Writer-director Ryoo Seung-wan’s Escape from Mogadishu is a North / South Korea story set against the backdrop of the Somali Civil War. It’s 1991, and the Barre government is on the brink of being overthrown by rebel groups, plunging the country into further chaos. Han Sin-seong (Kim Yoon-seok) is the South Korean Ambassador to Somalia, lobbying for their vote in hopes of his country’s admission into the United Nations. It isn’t going well: Barre won’t give him the time of day, and his cabinet members are only interested in personal favors without reciprocation.
Worse: The North Korean government has stronger ties to Somalia, and their ambassador, Rim Yong-Su (Heo Joon-Ho), has nothing but contempt for the South Korean delegation and no problem sabotaging their U.N. aspirations. Both Han Sin-seong and Rim Yong-Su are accompanied by hard-edged intelligence officers who lead their respective counter-plots within the Somali political space. Kang Dae-Jin (Jo In-sung), South Korea’s man, helps plant insinuations that the North Koreans are arming the rebels. His counterpart, Tae Joon-ki (Koo Kyo-hwan) pays off gangs to mug the South Koreans on their way to political meetings. It’s diplomatic warfare at every level.
Until the Barre government is overthrown, that is, and both the South Koreans and North Koreans find themselves without protection in a city where everyone is armed and it’s impossible to discern who wants to help you from who wants to kill you. Men and women from a divided peninsula find themselves in a divided country, where their diplomatic strife pales in comparison to the armed combat erupting everywhere.
Escape from Mogadishu shines brightest with its character work. Both Koreas are depicted thoughtfully, their citizens informed by their own prejudices but also forced to rely on one another to make it home alive. Because the North Koreans must rely on the South Koreans, the question of whether they’re defecting to the South is a prominent issue; the Italians who are able to help the South Koreans will not bring the North Koreans if they choose not to defect. Would it be fair, though, to force them to do so? What if they don’t want to defect? What if they can’t? It all hinges on those questions, and Ryoo Seung-wan’s script makes sure the conflicts are expressed through compelling, well-developed characters.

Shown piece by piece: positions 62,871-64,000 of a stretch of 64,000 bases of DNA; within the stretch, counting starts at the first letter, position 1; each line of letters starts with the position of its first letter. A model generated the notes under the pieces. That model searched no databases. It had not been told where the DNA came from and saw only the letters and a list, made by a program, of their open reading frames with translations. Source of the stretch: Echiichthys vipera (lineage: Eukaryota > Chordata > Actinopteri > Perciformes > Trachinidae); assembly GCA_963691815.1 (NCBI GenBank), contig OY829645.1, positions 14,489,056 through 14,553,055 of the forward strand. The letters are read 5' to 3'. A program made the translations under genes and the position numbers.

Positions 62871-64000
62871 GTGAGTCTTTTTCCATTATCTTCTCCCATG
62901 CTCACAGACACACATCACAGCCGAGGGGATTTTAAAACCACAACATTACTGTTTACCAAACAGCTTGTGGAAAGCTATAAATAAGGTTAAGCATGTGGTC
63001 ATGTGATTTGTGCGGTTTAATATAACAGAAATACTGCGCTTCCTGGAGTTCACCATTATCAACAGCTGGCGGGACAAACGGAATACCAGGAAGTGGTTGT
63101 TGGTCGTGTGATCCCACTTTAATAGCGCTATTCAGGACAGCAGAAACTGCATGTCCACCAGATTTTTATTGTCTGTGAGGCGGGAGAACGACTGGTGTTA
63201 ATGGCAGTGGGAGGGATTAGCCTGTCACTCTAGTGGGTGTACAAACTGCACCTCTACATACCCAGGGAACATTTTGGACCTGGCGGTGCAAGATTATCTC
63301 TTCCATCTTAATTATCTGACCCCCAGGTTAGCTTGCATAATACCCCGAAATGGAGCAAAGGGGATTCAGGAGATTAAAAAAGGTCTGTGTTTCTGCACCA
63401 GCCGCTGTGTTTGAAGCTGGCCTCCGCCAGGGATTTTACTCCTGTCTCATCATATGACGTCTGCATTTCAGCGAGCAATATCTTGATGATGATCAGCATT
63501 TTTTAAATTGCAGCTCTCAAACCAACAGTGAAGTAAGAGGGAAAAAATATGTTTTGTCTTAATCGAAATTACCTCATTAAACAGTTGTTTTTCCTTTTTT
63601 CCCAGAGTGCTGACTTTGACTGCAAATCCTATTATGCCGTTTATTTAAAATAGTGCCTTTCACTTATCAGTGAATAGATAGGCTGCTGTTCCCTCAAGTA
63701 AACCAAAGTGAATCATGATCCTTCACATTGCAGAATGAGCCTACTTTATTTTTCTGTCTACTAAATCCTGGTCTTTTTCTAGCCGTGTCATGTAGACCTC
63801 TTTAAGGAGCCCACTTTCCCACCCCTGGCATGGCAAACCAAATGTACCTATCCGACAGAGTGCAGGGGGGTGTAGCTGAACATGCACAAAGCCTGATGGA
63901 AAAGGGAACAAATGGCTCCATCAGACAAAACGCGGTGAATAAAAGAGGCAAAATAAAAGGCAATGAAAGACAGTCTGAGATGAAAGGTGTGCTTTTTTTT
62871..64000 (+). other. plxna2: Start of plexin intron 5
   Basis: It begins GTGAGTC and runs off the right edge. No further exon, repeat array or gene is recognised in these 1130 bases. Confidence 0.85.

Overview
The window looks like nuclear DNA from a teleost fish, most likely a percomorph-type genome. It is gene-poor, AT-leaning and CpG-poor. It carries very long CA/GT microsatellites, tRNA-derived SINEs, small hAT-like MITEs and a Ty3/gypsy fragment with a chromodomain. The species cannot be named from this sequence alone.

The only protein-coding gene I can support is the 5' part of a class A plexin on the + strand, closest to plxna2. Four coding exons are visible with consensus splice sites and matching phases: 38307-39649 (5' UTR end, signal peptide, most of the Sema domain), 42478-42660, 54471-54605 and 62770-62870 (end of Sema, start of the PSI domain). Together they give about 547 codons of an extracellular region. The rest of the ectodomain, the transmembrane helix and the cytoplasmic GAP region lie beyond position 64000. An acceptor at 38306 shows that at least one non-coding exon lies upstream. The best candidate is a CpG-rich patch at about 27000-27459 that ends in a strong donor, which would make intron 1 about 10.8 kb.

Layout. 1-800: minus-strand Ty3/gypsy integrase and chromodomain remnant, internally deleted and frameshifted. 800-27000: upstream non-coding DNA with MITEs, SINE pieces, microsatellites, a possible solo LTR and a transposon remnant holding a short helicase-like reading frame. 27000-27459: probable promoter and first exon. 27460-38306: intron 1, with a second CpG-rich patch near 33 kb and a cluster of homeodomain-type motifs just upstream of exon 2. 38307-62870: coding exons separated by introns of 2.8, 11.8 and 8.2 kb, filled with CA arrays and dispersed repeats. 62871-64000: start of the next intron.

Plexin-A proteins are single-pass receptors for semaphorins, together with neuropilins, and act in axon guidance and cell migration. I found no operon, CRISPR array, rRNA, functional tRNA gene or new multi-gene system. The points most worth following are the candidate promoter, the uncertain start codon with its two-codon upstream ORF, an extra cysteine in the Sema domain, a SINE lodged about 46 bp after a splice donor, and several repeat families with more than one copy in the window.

Of course, all of this culminates with a car chase through Mogadishu. To be honest, the chase is perfectly well-choreographed, but I found it to be less interesting than the interpersonal tension throughout the rest of the film. Two diplomats and their governmental spooks trying to hash out a survival plan that doesn’t result in anyone committing treason against their own countries has more gas in the tank than yet another car chase through derelict streets with heavily armed African soldiers shooting endless rounds without ever hitting anything.
The use of Somalia as a setting has historical relevance to the specific story being told here, although some audiences might be perturbed by the lack of detail into the actual political situation depicted here. When things turn, most of the Somalians are depicted as threats regardless of their allegiance. For the sake of the story, that is intentional and very clearly couched in the perspective of the Koreans who are lost in a conflict they also barely understand.
Escape from Mogadishu is a tense political thriller with a car-chase climax. Don’t go in expecting an action film, although it’s sprinkled with tense moments and an effective hand-to-hand sequence. Don’t go in expecting The Raid with diplomacy; instead, prepare yourself for a well-written story of conflicting politics that asks where nationality must end for humanity to persevere.